Attention deficit hyperactivity disorder (ADHD) is a common neuropsychiatric disorder in childhood that often persists into adulthood. Approximately 15% of patients still meet full ADHD criteria according to DSM-IV in adulthood, and 40%–60% remit only partially and have increased symptom counts (1). Despite substantial heritability, as shown by adoption and twin studies (2), identifying genes for ADHD has proven difficult (3, 4). Only a handful of susceptibility genes have been identified to date, all of which increase ADHD risk with only small effect sizes (4). This polygenic heritability—together with the heterogeneity of the ADHD clinical phenotype—is a complicating factor in the identification of ADHD genes. However, information on the function of those genes known to be associated with ADHD could help us identify the biological mechanisms underlying the disorder.
Understanding associations between genes and a complex disorder like ADHD may be made easier if the disorder is decomposed into intermediate phenotypes such as neurocognitive measures. Conceivably, fewer genes will play a role in one of these intermediate neurocognitive phenotypes than in the entire clinical phenotype. Besides the well-known executive function problems, patients with ADHD often display abnormal sensitivity to reward (5), as evidenced by steeper temporal discounting rates, altered decision making, and an aversion to delay of gratification in reward-related tests (6–9). Temporal discounting is the patient's preference to receive smaller rewards sooner rather than larger rewards later and is postulated to be an intermediate phenotype for impulsivity. Neuroimaging studies have shown engagement of alternative brain regions in decision making in ADHD patients (10). A prominent feature is hypoactivation of the ventral striatum, a brain area with an important role in reward processing (11, 12), during reward anticipation (13, 14). Ventral striatal activity is also associated with impulsivity, a hallmark of ADHD (12, 13).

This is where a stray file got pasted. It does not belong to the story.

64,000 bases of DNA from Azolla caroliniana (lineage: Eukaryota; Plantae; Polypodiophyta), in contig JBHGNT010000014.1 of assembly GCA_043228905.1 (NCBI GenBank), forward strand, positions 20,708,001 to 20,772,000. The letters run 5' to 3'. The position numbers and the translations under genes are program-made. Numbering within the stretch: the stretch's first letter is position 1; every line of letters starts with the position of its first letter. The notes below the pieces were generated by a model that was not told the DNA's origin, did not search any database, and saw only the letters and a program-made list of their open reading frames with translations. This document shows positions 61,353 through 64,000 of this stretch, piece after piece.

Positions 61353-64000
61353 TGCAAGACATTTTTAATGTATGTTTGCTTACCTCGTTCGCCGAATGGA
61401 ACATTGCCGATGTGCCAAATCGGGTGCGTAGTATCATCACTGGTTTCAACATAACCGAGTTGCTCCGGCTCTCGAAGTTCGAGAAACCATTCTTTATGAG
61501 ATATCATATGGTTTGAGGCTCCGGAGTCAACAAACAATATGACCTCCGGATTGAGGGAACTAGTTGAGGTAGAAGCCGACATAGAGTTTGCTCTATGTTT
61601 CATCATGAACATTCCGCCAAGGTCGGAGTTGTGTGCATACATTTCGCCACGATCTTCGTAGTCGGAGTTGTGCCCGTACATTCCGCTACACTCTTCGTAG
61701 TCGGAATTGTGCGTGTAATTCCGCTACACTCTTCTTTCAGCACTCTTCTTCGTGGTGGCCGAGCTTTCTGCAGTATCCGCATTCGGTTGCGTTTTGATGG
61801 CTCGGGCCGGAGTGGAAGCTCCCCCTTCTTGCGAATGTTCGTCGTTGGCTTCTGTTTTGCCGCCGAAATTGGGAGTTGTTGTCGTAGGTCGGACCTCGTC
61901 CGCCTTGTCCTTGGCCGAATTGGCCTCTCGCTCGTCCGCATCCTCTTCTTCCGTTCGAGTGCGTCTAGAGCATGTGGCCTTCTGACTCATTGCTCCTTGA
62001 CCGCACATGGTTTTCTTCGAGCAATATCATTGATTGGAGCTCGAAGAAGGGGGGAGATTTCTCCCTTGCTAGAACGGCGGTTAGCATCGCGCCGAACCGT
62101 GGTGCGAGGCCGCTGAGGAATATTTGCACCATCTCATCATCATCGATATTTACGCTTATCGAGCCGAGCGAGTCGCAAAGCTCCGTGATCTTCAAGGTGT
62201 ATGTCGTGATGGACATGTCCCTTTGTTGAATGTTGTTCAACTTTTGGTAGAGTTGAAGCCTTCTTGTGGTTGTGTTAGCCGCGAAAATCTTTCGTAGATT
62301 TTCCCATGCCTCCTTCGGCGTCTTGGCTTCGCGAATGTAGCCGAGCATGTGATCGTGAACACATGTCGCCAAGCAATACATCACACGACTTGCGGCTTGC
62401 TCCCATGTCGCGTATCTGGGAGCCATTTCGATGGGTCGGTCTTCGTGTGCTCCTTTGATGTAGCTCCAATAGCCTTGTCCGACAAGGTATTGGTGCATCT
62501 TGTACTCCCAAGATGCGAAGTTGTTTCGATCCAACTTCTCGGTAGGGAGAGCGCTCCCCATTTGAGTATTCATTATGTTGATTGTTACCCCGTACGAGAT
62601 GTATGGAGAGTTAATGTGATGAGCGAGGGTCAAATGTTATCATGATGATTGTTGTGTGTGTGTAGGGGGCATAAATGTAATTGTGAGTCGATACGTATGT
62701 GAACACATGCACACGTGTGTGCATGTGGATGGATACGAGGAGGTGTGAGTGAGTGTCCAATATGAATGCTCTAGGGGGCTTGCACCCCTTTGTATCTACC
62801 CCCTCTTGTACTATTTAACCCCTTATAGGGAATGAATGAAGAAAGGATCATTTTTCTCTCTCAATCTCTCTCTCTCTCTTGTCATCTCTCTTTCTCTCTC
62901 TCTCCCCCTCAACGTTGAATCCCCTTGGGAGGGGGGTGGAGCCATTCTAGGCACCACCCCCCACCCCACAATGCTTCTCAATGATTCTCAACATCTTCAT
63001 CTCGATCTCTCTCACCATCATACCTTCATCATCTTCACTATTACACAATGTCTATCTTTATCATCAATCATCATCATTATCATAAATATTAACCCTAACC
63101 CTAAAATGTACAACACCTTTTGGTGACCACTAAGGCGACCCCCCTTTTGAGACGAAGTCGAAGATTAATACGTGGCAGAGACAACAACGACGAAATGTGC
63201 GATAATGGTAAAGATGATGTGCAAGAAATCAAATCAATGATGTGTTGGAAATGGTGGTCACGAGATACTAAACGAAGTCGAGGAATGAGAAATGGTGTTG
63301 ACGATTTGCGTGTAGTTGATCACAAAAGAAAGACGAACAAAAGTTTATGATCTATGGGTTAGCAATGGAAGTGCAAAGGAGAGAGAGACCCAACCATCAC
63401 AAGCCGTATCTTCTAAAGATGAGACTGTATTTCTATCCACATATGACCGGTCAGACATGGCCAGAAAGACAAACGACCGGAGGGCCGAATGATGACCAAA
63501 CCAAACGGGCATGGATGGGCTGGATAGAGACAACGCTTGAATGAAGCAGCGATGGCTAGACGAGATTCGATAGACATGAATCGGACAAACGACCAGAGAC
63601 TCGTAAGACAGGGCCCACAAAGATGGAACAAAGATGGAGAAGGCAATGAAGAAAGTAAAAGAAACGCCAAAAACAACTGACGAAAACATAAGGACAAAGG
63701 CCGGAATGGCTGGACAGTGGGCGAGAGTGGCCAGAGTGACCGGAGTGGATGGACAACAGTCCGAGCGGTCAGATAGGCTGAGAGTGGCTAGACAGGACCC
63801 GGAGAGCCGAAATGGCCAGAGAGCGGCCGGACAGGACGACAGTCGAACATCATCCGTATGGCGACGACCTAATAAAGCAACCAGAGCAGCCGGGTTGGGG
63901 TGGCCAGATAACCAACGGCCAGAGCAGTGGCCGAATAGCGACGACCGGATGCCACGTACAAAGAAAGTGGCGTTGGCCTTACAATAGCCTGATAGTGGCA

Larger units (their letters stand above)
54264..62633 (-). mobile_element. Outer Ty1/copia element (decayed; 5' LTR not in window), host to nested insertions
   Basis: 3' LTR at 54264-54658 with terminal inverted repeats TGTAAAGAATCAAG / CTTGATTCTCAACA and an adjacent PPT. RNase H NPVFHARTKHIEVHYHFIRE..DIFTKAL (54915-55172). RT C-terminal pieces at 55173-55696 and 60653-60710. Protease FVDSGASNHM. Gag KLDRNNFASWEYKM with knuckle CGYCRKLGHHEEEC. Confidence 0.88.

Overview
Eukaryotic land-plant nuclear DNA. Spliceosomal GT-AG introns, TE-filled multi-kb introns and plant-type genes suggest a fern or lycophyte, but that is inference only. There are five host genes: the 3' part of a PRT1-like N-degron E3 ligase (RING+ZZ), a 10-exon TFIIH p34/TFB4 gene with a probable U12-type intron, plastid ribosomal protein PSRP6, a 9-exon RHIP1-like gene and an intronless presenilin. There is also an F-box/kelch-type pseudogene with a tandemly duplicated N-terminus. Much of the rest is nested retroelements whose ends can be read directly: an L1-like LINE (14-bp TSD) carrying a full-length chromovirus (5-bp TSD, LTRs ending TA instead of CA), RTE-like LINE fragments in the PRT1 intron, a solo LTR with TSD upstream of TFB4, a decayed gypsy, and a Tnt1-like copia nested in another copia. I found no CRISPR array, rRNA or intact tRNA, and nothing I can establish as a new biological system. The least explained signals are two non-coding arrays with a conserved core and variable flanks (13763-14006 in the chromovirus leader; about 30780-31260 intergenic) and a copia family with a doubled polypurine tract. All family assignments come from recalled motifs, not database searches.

Recently, the NOS1 gene was identified as a candidate gene for ADHD and other impulsivity disorders (15). A variant in this gene was also among the top findings of a genome-wide association study in ADHD (3). NOS1 encodes nitric oxide synthase 1. Nitric oxide, the product of this enzyme's activity, acts as the second messenger downstream of the N-methyl-d-aspartate receptor and interacts with both the dopaminergic and serotonergic systems in the human brain. Nitric oxide inhibits monoamine transporters, thereby modulating the dopamine and noradrenalin concentration in the extracellular space (16). In addition, NOS1 functions in neurite outgrowth, suggesting an early influence on brain development (17).